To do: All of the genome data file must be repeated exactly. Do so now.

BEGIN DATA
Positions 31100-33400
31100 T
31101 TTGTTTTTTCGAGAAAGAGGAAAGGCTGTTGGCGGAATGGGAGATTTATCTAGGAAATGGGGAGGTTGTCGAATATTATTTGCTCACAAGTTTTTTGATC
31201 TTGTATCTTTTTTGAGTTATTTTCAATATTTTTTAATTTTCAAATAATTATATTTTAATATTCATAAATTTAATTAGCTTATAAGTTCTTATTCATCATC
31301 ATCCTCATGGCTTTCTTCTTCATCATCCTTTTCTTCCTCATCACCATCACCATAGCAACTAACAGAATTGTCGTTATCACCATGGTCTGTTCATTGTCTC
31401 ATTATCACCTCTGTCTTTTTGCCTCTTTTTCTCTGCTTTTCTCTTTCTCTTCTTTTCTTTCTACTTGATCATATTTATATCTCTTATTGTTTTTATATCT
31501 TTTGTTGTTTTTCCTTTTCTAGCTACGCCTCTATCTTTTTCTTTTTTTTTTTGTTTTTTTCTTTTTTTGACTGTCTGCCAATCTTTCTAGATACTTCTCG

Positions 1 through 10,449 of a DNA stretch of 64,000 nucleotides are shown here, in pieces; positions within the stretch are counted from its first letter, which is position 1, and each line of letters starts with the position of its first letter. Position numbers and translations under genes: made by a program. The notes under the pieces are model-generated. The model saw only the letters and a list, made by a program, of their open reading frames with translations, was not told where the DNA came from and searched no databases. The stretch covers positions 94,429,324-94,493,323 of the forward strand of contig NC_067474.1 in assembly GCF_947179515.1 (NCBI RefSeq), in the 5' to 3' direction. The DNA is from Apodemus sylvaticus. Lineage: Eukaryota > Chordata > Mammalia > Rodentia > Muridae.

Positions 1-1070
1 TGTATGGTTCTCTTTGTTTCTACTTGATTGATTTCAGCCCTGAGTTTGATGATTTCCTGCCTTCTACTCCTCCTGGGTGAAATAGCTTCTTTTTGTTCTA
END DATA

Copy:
Positions 31100-33400
31100 T
31101 TTGTTTTTTCGAGAAAGAGGAAAGGCTGTTGGCGGAATGGGAGATTTATCTAGGAAATGGGGAGGTTGTCGAATATTATTTGCTCACAAGTTTTTTGATC
31201 TTGTATCTTTTTTGAGTTATTTTCAATATTTTTTAATTTTCAAATAATTATATTTTAATATTCATAAATTTAATTAGCTTATAAGTTCTTATTCATCATC
31301 ATCCTCATGGCTTTCTTCTTCATCATCCTTTTCTTCCTCATCACCATCACCATAGCAACTAACAGAATTGTCGTTATCACCATGGTCTGTTCATTGTCTC
31401 ATTATCACCTCTGTCTTTTTGCCTCTTTTTCTCTGCTTTTCTCTTTCTCTTCTTTTCTTTCTACTTGATCATATTTATATCTCTTATTGTTTTTATATCT
31501 TTTGTTGTTTTTCCTTTTCTAGCTACGCCTCTATCTTTTTCTTTTTTTTTTTGTTTTTTTCTTTTTTTGACTGTCTGCCAATCTTTCTAGATACTTCTCG

Positions 1 through 10,449 of a DNA stretch of 64,000 nucleotides are shown here, in pieces; positions within the stretch are counted from its first letter, which is position 1, and each line of letters starts with the position of its first letter. Position numbers and translations under genes: made by a program. The notes under the pieces are model-generated. The model saw only the letters and a list, made by a program, of their open reading frames with translations, was not told where the DNA came from and searched no databases. The stretch covers positions 94,429,324-94,493,323 of the forward strand of contig NC_067474.1 in assembly GCF_947179515.1 (NCBI RefSeq), in the 5' to 3' direction. The DNA is from Apodemus sylvaticus. Lineage: Eukaryota > Chordata > Mammalia > Rodentia > Muridae.

Positions 1-1070
1 TGTATGGTTCTCTTTGTTTCTACTTGATTGATTTCAGCCCTGAGTTTGATGATTTCCTGCCTTCTACTCCTCCTGGGTGAAATAGCTTCTTTTTGTTCTA